The ‘modern’ Homeric ‘Question’ simmered for many centuries before it received its most clear articulation at the end of the 18th century when Wolf, who had been working on an edition of the Homeric text, published his Prolegomena.  He was one of the first to argue persuasively for the oral derivation of the Homeric poems. In the (declining) style of the time, Wolf published in Latin.

The full Latin text is available from Google books and on the Homer Multitext Project website. A fine translation was published in English in 1985/1988 by Anthony Grafton, Glenn W. Most, and James E. G. Zetzel.

Friedrich Augustus Wolf, Prolegomena ad Homerum (1795) section 23

“But what if the suspicion of a few scholars is likely, that these and the other compositions of those days were not written down but were first created by poets using memory and circulated as songs and then were ‘published’ widely by the singing of rhapsodes who were trained by their particular discipline to learn them? And if because of this, before they were fixed in writing, what if many changes naturally occurred either intentionally or by chance?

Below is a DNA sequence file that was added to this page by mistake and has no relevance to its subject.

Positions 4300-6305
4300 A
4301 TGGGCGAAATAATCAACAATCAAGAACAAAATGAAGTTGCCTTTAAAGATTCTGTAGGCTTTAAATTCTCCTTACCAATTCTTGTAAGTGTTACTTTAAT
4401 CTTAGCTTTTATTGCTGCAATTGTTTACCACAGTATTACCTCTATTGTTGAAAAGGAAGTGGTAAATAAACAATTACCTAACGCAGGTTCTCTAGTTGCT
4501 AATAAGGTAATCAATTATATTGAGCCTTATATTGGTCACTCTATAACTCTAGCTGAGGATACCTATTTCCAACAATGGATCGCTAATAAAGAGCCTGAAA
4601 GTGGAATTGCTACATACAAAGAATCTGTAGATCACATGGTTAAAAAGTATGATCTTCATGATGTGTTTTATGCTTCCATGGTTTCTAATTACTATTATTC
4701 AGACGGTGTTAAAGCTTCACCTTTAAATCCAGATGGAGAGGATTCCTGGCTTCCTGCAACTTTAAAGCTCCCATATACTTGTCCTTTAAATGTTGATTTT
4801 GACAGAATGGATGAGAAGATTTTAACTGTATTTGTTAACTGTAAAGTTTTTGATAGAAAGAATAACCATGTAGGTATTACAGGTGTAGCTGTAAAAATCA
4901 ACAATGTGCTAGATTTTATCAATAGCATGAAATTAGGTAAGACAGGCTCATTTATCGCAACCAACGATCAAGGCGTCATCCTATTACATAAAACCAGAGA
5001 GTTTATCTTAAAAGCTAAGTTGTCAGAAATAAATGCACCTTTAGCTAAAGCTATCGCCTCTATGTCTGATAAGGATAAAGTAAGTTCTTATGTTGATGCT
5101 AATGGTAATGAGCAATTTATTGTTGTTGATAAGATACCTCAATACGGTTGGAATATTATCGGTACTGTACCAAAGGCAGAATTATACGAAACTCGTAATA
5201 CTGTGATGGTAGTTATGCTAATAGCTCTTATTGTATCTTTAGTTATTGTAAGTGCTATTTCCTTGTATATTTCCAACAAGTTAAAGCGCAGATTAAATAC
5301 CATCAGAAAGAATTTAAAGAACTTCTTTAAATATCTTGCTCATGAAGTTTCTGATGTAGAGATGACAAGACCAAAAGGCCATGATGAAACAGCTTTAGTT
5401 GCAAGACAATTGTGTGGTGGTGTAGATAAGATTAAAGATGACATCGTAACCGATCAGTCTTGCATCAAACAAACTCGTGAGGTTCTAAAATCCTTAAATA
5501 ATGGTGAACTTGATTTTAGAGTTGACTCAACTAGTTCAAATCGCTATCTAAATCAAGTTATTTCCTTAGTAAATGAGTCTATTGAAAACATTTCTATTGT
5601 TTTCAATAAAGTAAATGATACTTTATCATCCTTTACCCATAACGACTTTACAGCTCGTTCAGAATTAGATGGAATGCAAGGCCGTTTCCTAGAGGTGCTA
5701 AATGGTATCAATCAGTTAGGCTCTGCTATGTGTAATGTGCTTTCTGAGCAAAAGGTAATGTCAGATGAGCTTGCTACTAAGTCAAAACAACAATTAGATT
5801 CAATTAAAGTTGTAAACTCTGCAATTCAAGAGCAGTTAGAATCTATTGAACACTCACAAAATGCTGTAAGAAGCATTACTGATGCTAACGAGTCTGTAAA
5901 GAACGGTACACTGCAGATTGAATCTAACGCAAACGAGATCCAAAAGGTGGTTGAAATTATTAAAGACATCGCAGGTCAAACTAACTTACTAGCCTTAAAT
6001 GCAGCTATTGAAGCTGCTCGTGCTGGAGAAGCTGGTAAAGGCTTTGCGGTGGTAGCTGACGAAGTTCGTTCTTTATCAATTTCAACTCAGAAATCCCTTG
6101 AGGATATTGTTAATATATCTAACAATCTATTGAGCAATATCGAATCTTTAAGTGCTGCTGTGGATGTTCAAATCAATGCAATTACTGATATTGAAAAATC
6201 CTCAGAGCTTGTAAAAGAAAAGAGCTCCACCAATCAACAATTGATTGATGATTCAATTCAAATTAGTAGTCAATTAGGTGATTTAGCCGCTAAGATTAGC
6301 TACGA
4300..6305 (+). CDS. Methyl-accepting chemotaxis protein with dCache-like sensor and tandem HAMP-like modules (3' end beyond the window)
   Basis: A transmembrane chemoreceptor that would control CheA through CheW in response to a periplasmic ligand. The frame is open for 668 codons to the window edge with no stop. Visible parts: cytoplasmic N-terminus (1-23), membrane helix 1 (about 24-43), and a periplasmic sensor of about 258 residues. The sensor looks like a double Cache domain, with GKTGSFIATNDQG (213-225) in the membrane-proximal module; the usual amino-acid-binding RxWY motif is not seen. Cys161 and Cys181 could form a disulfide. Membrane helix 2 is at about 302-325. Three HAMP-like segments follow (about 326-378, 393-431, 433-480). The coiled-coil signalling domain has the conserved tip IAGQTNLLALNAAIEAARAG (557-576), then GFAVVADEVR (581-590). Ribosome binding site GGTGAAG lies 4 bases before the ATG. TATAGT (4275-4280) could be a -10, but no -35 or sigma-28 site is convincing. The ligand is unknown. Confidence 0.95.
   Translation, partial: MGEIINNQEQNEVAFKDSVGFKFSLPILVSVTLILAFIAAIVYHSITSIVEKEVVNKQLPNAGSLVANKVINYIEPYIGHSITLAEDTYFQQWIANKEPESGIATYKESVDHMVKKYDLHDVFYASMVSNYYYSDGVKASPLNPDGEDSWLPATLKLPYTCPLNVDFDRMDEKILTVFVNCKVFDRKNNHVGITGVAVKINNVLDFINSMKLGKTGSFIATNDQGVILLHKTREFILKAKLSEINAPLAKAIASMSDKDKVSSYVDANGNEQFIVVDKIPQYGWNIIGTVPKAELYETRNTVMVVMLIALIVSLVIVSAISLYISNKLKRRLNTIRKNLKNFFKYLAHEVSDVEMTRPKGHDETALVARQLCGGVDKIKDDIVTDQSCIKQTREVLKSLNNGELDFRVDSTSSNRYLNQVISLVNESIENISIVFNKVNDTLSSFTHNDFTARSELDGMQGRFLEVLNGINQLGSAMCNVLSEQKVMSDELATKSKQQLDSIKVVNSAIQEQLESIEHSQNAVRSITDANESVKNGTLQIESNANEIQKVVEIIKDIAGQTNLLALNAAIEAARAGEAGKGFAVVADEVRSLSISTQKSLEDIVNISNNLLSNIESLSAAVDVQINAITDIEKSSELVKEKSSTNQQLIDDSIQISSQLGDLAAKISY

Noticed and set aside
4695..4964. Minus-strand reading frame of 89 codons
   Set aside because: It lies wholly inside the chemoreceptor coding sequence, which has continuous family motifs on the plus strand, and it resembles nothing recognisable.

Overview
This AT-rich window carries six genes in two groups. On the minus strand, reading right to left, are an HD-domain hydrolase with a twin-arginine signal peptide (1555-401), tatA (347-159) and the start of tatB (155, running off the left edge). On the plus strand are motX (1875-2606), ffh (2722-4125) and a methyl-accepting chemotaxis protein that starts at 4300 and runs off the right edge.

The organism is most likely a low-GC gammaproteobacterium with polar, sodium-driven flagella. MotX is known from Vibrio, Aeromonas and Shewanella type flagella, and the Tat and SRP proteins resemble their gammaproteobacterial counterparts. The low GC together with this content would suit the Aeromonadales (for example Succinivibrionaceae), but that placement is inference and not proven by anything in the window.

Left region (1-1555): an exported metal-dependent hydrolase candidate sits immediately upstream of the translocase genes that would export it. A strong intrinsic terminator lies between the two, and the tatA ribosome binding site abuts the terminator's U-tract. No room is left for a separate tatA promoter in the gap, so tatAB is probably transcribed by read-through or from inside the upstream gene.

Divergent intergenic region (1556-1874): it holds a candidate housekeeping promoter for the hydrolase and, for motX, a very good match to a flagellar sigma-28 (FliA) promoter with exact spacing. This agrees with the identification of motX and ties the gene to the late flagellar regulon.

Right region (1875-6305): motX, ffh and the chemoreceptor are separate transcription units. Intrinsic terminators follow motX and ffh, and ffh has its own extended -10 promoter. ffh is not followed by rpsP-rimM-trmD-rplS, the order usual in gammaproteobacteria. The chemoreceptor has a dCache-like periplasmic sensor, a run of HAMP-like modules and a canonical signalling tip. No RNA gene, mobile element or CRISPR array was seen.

What if, for this reason itself, as soon as they began to be written, they exhibited many divergences and soon added new ones from the hasty adjustments by those who were eager to polish them and to align them with the best laws of the poetic art and their own custom And what if then this whole creation and series of two eternal songs are not of a single poet whom we are used to crediting for his genius but more from the dedication of a more polished time and thanks to the collected efforts of many—that the very songs from which the Iliad and the Odyssey were composed did not have a single author and this can be argued from likely propositions and reasons? What if, I ask, we must take up a belief different from the popular one about all of this, what then will it mean to restore the ancient gleam and original form to these poems?”